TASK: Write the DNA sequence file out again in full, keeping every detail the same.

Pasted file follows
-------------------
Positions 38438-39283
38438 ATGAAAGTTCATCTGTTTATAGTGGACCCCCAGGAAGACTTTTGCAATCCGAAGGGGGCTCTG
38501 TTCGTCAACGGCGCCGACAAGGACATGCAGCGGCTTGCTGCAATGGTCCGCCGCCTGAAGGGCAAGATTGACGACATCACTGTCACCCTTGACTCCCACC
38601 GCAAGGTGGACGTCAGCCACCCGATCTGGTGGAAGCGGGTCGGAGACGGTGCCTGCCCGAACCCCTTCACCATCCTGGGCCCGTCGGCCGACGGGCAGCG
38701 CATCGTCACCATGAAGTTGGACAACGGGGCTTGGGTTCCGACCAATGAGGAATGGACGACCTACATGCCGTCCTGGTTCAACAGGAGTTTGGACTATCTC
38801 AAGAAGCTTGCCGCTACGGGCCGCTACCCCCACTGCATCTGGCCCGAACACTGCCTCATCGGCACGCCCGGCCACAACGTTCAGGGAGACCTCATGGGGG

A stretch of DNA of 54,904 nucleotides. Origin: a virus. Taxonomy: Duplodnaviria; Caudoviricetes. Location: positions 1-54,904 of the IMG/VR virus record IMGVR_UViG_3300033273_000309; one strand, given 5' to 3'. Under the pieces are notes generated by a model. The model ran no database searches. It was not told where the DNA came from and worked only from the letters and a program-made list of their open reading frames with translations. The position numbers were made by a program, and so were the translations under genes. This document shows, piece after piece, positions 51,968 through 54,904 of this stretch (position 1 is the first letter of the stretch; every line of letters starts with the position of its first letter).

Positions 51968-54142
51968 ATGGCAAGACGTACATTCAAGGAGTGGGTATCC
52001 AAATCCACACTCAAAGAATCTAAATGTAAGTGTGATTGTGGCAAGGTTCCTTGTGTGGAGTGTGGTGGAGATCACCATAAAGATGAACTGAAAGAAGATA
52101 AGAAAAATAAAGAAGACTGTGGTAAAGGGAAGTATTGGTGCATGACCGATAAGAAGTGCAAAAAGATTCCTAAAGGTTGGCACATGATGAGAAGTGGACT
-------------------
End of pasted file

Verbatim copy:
Positions 38438-39283
38438 ATGAAAGTTCATCTGTTTATAGTGGACCCCCAGGAAGACTTTTGCAATCCGAAGGGGGCTCTG
38501 TTCGTCAACGGCGCCGACAAGGACATGCAGCGGCTTGCTGCAATGGTCCGCCGCCTGAAGGGCAAGATTGACGACATCACTGTCACCCTTGACTCCCACC
38601 GCAAGGTGGACGTCAGCCACCCGATCTGGTGGAAGCGGGTCGGAGACGGTGCCTGCCCGAACCCCTTCACCATCCTGGGCCCGTCGGCCGACGGGCAGCG
38701 CATCGTCACCATGAAGTTGGACAACGGGGCTTGGGTTCCGACCAATGAGGAATGGACGACCTACATGCCGTCCTGGTTCAACAGGAGTTTGGACTATCTC
38801 AAGAAGCTTGCCGCTACGGGCCGCTACCCCCACTGCATCTGGCCCGAACACTGCCTCATCGGCACGCCCGGCCACAACGTTCAGGGAGACCTCATGGGGG

A stretch of DNA of 54,904 nucleotides. Origin: a virus. Taxonomy: Duplodnaviria; Caudoviricetes. Location: positions 1-54,904 of the IMG/VR virus record IMGVR_UViG_3300033273_000309; one strand, given 5' to 3'. Under the pieces are notes generated by a model. The model ran no database searches. It was not told where the DNA came from and worked only from the letters and a program-made list of their open reading frames with translations. The position numbers were made by a program, and so were the translations under genes. This document shows, piece after piece, positions 51,968 through 54,904 of this stretch (position 1 is the first letter of the stretch; every line of letters starts with the position of its first letter).

Positions 51968-54142
51968 ATGGCAAGACGTACATTCAAGGAGTGGGTATCC
52001 AAATCCACACTCAAAGAATCTAAATGTAAGTGTGATTGTGGCAAGGTTCCTTGTGTGGAGTGTGGTGGAGATCACCATAAAGATGAACTGAAAGAAGATA
52101 AGAAAAATAAAGAAGACTGTGGTAAAGGGAAGTATTGGTGCATGACCGATAAGAAGTGCAAAAAGATTCCTAAAGGTTGGCACATGATGAGAAGTGGACT